Myself and my 4 year old Daughter absolutely loved this series! We are currently working through some of the recipes....the Cut rounds are lovely (the baking powder amount seems a lot, but works) and so simple. The clotted cream didn't work anywhere near as well (not quite worked out why yet)!
    My little girl now wants to watch much more of Ruth and those 'silly boys' as she calls Peter and Alex! What can they do next??

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  • Comment number 133. Posted by Ragnarok3

    on 4 Feb 2011 13:44

    What a wonderful series. It's such a pleasure to watch presenters who are enthusiastic about what they do, unlike that awful "Rome Wasn't Built in a Day" on C4, which seems to be all about the personal shortcomings of a bunch of incompetent builders. Just imagine what Peter, Alex and Ruth could have made of it instead!

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  • Comment number 132. Posted by Evianfrost

    on 30 Jan 2011 05:52

    I LOVEDDDDDDDDDDDDDD Victorian Farm and Edwardian Farm. I was amazed at how well Alex, Peter, and Ruth worked as a team, something not heard of here in America. Most of our shows display person(s) who are selfish minded, not-so bright, and are written by people who have virtually no artistic vision at all. I was so inspired by the shows that I actually made it my mission to change the way I live. When I think of all the shows here in America that teach us absolutely nothing, but rather lowers our IQs it makes me skip on watching American shows. My husband and I were teary-eyed to see the last of Alex, Peter, and Ruth. To see divergent thinking at its best was a treat indeed. Ruth, since I've seen the show, I've become a Victorian/Edwardian Chef in my kitchen (cooking from scratch), and I've been putting seaweed in the garden just like you said. My teen son has learned a lot from Peter and Alex and said he wishes they were his teachers at school. My six year old daughter also fell in love with the show because of the animals. We live in the city, and it gets to be annoying with all the pollution, traffic, crime, new age technology, and noise ..............it was nice to break away from the everyday scene and get a chance to look into a time in which people were self-sufficient and environmentally friendly. Also, I would like to add that we enjoyed watching the tradesmen and the crafty women for the insightfully entertaining skills displayed on the show. Thank You BBC!!!!!!!!!!!!!!!!!!!!!!!!!!!!!!!!!!!!!!!!!!!!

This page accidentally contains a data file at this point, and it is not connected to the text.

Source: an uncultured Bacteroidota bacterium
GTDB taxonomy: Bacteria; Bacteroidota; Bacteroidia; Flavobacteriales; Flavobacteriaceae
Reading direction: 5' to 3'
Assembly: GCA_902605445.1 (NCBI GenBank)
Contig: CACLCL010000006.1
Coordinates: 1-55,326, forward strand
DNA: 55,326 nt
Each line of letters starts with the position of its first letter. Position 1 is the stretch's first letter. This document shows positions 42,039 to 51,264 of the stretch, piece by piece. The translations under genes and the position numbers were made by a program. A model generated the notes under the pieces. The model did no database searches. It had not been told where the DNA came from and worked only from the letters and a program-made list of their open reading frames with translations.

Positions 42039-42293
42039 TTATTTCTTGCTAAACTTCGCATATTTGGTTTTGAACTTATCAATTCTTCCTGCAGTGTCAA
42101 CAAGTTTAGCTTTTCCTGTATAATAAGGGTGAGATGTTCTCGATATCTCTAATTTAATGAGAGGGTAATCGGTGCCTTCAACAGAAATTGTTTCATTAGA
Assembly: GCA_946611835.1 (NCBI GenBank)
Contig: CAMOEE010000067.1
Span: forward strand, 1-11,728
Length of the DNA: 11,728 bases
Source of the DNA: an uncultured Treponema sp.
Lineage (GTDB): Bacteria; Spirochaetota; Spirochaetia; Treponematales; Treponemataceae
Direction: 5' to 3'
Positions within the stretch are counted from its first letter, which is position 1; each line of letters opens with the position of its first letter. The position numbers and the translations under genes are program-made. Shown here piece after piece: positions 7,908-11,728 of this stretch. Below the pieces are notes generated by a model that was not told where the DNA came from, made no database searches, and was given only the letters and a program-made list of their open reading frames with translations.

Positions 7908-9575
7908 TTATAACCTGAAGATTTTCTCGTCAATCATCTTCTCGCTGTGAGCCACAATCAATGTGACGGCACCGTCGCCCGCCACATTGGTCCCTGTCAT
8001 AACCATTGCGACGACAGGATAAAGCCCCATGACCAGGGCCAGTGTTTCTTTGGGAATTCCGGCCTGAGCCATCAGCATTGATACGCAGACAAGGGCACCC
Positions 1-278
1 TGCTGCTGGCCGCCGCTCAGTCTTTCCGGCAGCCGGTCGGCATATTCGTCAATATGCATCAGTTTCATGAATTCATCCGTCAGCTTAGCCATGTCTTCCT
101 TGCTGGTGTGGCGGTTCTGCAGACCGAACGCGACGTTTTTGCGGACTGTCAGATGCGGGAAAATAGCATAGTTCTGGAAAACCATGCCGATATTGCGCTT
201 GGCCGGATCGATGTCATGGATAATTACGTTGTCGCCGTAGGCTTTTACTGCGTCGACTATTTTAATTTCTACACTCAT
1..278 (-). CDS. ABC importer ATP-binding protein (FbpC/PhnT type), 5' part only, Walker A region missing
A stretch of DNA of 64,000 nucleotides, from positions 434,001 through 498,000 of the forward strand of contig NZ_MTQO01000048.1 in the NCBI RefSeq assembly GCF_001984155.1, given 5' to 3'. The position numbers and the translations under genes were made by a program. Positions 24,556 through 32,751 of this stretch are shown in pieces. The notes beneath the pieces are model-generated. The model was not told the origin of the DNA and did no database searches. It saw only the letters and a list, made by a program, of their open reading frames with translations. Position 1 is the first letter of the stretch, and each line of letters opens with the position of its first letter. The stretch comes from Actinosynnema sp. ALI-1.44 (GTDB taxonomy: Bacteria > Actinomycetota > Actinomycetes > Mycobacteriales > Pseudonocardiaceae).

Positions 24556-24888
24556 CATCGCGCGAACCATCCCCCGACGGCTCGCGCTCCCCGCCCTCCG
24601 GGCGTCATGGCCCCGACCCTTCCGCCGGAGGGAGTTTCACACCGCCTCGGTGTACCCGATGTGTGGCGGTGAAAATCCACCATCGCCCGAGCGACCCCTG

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  • Comment number 131. Posted by Martin Casey

    on 23 Jan 2011 20:29

    The Edwardian Farm series was brilliant. thought provoking and emotionally involving. it really brought to life an era in history.Illuminating the lives and explaining the trials, tribulations (and joy) of life in that age. The team "living" the life were brilliant, thoroughly engrossed in acting out the yearlong Edwardian farming existance. No praise is too high. More historical re-enactments such as this please, especially from this team.

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  • Comment number 130. Posted by Oldends

    on 23 Jan 2011 17:25

    Thoroughly enjoyed this series as we did the previous two. What next, we wonder, for this excellent team?

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  • Comment number 129. Posted by Tedward47

    on 22 Jan 2011 09:55

    Hi thomad42. The blacksmith's name is Simon Summers and you can find a link to a newspaper article about him here: http://www.thisissouthdevon.co.uk/news/Smithy-Simon-forges-ahead-TV/article-3126983-detail/article.html

    While the series was being filmed Simon was living and working at Morwellham but has now moved to Totnes.

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  • Comment number 128. Posted by thomab42

    on 20 Jan 2011 14:53

    The series just continued to get better and better. Compulsive viewing.

    I missed the name of the weathervane maker but he topped off the farmhouse and the series. A real work of art.

    Thank you all

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  • Comment number 127. Posted by elisabethdrake

    on 20 Jan 2011 12:02

    What a truly wonderful programme! Please can we have more, this is the good old BBC at its very best!
    Thank you!